African Journal of Hospitality, Tourism and Leisure, Volume 6 (4) - (2017) ISSN: 2223-814X
Copyright: © 2017 AJHTL - Open Access- Online @ http//:
asked if they were willing to participate in the study and the purpose of the study was explained.
It was only those visitors who accepted to participate in the study that were given the
questionnaire to complete. Attendees completed the survey in front of the research assistants,
and the surveys were checked briefly and collected immediately after completion. A total of
137 attendees agreed to complete the questionnaire. The statistical Package for Social
Science (SPSS 15.0 for Windows) was used for data analysis. After encoding data in SPSS,
the data were screened for usability and descriptive statistics were used to represent the
Research findings and discussion
This section provides a discussion on the findings of the research. Whilst the purpose of this
study was to evaluate festival activities as motives to attend the Strawberry festival held at the
Redberry farm in George, South Africa, it was deemed necessary as part of the findings to
include the profile of the festival attendees as well as their views on satisfaction levels based
on facilities and services rendered during the festival.
Visitor profiles
Table 1: Gender of visitors
Table 2: Age of visitors
56 And Above
Table 3: Visitor spending at the festival
Amount of money spent at festival
R100 or less
R101 - R500
R501 - R1 000
R1001 - R2 000
R2 001 and more
The results of the study, as shown in Tables 1 3 (visitor profile) above, show that the
proportion of female visitors is marginally higher at 54% than the male visitors at 46%. The
age distribution shows a relatively young group of visitors with 32.8% being 18 -25 years old,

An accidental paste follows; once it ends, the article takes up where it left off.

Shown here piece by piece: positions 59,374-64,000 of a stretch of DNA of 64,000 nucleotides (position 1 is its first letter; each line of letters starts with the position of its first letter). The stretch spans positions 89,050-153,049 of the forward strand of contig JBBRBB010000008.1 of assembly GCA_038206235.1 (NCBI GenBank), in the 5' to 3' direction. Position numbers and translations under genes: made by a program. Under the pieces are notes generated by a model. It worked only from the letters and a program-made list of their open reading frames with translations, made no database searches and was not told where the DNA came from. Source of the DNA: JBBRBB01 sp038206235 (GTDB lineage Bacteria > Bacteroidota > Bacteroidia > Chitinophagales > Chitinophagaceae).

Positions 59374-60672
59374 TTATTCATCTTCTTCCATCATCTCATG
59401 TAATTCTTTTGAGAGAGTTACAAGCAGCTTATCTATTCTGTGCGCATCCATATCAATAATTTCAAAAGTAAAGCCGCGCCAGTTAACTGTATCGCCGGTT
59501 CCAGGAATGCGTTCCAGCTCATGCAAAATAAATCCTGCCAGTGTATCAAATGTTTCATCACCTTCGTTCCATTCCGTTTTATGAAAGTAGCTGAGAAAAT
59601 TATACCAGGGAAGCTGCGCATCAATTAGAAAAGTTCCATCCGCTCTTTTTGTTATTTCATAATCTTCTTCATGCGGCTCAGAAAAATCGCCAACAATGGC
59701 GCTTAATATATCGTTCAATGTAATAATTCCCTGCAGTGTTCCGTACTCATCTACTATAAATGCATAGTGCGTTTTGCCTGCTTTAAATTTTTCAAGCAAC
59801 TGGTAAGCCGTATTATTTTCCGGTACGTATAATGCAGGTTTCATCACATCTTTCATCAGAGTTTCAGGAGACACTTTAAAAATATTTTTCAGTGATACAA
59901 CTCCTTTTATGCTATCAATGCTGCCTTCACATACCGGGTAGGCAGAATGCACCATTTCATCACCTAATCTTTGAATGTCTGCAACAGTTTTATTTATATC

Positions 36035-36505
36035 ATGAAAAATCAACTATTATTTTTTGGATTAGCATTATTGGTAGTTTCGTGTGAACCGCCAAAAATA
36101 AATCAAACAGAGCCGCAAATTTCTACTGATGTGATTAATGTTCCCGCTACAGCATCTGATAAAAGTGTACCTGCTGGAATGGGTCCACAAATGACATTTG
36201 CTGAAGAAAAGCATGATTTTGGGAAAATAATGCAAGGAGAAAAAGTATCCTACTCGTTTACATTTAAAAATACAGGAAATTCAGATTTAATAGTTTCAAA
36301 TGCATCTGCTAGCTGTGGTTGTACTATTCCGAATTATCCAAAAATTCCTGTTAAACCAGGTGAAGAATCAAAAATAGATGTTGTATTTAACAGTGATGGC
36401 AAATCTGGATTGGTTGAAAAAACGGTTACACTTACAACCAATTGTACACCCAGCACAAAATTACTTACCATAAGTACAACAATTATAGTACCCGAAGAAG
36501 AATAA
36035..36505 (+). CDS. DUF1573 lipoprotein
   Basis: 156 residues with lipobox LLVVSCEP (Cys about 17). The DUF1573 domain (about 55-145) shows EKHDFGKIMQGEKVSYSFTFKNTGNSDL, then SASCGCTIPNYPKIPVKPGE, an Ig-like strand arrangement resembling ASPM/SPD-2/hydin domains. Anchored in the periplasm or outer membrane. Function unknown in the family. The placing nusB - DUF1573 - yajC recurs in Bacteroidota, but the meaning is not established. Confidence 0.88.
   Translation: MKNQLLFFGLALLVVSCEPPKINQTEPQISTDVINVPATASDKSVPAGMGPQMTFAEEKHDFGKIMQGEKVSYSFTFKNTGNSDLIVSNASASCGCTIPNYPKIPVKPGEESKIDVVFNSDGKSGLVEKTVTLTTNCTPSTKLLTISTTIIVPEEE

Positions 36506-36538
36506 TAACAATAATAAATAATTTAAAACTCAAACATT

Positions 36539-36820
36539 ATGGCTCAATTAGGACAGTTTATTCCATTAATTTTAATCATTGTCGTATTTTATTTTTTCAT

slightly followed by those between the ages 26 -35 at 26.8 %. Those aged between 36 -45
years were at 20% and the least age representation was for those who were 56 years and
above with 7.7%.
African Journal of Hospitality, Tourism and Leisure, Volume 6 (4) - (2017) ISSN: 2223-814X
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The majority of visitors (61.4%) have indicated spending between R101 R500 during the
festival. The second highest spent was recorded for those who spent between R501 and
R1 000 with 22.5%, whilst the least spent was recorded for those who spent R2 001 and above
represented by 0.4%.
Visitor characteristics
Table 4: Travelling form of the visitors
Travelling party
Family members
Just me
Prefer not to say
Participation in festivals would be more exciting in groups family members and friends; this
supported by results showing 48.3% of those who came with family members and 30.5 % who
attended the festival with friends respectively. The results of the study also show that this
festival is least interesting to those who travel alone at 4.2% and those who prefer not to say
about their travel status at 3.4%. Interestingly, 13.6% attend the festival with their spouses
which may infer that this festival is good as an outing destination for spouses.
Table 5: Times of attending the festival
Times attending this festival
First time
Second time
Third time
More than three times
Most festivals draw from a relatively local area whereby their continued viability and
sustainability depends on a high level of repeat visitation (Crompton and McKay 1997).
Interestingly, as shown in table 5 above, just above half of the visitors (51.1%) were attending
the festival for the first time, slightly followed at 33.8% who were attending the festival for the
second time. It seems the festival is struggling to convince visitors to return for three times and